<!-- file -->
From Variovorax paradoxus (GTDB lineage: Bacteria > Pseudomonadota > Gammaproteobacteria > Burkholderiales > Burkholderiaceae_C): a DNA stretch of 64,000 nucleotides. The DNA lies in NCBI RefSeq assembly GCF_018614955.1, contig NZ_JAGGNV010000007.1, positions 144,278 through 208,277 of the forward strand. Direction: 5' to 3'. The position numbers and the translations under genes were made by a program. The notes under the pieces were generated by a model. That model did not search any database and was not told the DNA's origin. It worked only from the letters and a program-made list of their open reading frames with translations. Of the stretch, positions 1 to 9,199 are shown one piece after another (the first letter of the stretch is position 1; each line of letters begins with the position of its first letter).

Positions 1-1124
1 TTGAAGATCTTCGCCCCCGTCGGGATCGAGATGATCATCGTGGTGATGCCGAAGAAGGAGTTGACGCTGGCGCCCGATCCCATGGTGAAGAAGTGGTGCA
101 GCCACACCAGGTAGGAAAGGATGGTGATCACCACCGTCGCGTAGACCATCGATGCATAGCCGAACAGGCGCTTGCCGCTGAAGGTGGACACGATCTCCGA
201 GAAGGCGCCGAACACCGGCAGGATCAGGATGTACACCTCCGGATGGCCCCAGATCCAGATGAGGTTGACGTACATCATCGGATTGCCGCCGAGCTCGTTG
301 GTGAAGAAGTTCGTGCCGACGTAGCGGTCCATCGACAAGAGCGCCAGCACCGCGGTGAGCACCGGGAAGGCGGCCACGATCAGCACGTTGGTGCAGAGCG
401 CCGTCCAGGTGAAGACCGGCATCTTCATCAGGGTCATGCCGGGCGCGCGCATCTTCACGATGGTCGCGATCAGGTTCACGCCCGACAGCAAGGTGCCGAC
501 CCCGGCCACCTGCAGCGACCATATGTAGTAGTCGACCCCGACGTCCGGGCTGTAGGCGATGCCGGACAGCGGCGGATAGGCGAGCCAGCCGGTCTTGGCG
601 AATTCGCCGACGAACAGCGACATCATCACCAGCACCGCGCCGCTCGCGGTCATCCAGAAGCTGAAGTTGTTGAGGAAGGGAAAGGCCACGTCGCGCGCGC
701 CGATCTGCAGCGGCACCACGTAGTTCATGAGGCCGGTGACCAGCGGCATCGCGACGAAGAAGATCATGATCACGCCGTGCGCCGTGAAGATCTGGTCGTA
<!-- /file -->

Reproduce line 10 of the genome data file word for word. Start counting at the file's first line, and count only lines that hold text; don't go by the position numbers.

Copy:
701 CGATCTGCAGCGGCACCACGTAGTTCATGAGGCCGGTGACCAGCGGCATCGCGACGAAGAAGATCATGATCACGCCGTGCGCCGTGAAGATCTGGTCGTA